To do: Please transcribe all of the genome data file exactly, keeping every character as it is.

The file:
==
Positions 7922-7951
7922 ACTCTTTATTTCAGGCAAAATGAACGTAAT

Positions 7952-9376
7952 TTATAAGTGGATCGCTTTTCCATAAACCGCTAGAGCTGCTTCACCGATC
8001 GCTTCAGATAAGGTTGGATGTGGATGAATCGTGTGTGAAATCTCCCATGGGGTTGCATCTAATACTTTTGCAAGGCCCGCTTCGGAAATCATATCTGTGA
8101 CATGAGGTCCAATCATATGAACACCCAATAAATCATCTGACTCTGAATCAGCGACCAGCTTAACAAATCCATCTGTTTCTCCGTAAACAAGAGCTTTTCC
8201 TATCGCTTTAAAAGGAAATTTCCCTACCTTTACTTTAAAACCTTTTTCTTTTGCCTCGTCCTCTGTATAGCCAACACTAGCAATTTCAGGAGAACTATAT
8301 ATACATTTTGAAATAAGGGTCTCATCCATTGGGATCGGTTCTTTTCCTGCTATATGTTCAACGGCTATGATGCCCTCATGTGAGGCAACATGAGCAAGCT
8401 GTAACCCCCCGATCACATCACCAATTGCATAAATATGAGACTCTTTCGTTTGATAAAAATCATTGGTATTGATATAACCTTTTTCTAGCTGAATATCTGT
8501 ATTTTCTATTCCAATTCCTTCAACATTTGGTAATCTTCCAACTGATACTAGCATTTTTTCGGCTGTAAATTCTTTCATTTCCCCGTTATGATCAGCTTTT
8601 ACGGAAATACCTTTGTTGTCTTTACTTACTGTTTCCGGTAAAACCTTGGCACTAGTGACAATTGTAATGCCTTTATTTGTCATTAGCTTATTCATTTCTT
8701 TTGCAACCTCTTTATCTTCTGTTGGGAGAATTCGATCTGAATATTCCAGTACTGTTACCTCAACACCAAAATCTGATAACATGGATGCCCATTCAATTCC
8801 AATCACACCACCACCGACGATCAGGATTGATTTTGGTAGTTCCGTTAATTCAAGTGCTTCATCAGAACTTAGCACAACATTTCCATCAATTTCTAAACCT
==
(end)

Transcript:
Positions 7922-7951
7922 ACTCTTTATTTCAGGCAAAATGAACGTAAT

Positions 7952-9376
7952 TTATAAGTGGATCGCTTTTCCATAAACCGCTAGAGCTGCTTCACCGATC
8001 GCTTCAGATAAGGTTGGATGTGGATGAATCGTGTGTGAAATCTCCCATGGGGTTGCATCTAATACTTTTGCAAGGCCCGCTTCGGAAATCATATCTGTGA
8101 CATGAGGTCCAATCATATGAACACCCAATAAATCATCTGACTCTGAATCAGCGACCAGCTTAACAAATCCATCTGTTTCTCCGTAAACAAGAGCTTTTCC
8201 TATCGCTTTAAAAGGAAATTTCCCTACCTTTACTTTAAAACCTTTTTCTTTTGCCTCGTCCTCTGTATAGCCAACACTAGCAATTTCAGGAGAACTATAT
8301 ATACATTTTGAAATAAGGGTCTCATCCATTGGGATCGGTTCTTTTCCTGCTATATGTTCAACGGCTATGATGCCCTCATGTGAGGCAACATGAGCAAGCT
8401 GTAACCCCCCGATCACATCACCAATTGCATAAATATGAGACTCTTTCGTTTGATAAAAATCATTGGTATTGATATAACCTTTTTCTAGCTGAATATCTGT
8501 ATTTTCTATTCCAATTCCTTCAACATTTGGTAATCTTCCAACTGATACTAGCATTTTTTCGGCTGTAAATTCTTTCATTTCCCCGTTATGATCAGCTTTT
8601 ACGGAAATACCTTTGTTGTCTTTACTTACTGTTTCCGGTAAAACCTTGGCACTAGTGACAATTGTAATGCCTTTATTTGTCATTAGCTTATTCATTTCTT
8701 TTGCAACCTCTTTATCTTCTGTTGGGAGAATTCGATCTGAATATTCCAGTACTGTTACCTCAACACCAAAATCTGATAACATGGATGCCCATTCAATTCC
8801 AATCACACCACCACCGACGATCAGGATTGATTTTGGTAGTTCCGTTAATTCAAGTGCTTCATCAGAACTTAGCACAACATTTCCATCAATTTCTAAACCT